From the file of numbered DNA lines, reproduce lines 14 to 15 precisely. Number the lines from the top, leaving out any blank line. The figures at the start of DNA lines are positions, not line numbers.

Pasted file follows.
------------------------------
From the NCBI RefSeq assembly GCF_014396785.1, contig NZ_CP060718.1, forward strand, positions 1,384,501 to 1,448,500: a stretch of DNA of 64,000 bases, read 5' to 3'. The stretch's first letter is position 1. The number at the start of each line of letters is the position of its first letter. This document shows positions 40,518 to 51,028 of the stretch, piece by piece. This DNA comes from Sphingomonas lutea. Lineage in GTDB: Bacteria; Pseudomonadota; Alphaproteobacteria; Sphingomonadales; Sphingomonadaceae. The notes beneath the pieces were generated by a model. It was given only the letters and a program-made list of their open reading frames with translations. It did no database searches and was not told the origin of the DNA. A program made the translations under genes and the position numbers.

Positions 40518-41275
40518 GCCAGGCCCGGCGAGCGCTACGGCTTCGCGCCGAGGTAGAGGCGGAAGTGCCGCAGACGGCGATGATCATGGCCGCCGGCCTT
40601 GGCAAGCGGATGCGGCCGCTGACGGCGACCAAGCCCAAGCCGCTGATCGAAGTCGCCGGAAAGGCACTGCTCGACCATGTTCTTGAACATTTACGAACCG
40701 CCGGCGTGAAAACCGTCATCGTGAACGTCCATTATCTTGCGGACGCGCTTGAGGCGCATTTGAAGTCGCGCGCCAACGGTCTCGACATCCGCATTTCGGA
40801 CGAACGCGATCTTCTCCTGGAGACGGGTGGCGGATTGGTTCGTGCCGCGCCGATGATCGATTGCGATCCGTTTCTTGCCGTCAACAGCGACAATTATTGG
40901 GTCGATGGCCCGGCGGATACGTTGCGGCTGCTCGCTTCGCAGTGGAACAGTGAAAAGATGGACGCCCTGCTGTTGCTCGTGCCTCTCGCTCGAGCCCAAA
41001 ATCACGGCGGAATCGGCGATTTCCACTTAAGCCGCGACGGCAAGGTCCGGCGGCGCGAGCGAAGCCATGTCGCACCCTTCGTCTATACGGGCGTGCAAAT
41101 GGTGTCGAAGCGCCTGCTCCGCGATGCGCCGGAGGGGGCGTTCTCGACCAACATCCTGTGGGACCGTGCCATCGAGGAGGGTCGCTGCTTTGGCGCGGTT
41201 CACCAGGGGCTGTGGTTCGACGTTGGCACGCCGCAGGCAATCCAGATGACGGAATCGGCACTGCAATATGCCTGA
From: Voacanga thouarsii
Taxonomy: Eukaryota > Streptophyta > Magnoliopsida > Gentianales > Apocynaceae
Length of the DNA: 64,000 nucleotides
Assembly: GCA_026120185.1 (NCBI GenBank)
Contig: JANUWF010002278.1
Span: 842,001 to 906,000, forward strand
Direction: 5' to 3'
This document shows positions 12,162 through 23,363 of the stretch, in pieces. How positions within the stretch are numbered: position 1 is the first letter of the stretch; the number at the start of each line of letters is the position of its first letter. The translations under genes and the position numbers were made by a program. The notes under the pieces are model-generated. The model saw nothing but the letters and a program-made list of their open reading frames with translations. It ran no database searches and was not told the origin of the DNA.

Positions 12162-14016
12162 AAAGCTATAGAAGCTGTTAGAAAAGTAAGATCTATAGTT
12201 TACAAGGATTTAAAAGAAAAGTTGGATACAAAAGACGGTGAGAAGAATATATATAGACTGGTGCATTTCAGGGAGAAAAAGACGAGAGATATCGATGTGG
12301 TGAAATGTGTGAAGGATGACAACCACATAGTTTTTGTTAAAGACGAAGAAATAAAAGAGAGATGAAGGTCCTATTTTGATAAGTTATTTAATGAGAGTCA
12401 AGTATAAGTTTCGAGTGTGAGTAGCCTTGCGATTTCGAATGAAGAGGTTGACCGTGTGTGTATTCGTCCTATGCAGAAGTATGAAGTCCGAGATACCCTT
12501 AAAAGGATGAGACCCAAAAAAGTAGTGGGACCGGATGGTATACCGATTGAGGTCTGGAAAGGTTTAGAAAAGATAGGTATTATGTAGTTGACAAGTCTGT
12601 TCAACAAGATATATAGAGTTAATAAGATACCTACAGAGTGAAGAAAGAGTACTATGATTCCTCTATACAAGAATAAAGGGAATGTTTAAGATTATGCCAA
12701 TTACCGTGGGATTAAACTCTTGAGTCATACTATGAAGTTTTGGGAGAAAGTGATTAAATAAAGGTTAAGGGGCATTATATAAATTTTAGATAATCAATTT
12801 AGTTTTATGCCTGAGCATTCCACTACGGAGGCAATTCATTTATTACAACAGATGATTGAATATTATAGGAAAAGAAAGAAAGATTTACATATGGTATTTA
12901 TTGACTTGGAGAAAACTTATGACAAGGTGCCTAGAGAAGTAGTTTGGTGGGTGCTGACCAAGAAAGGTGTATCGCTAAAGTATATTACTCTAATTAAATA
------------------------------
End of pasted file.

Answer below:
Assembly: GCA_026120185.1 (NCBI GenBank)
Contig: JANUWF010002278.1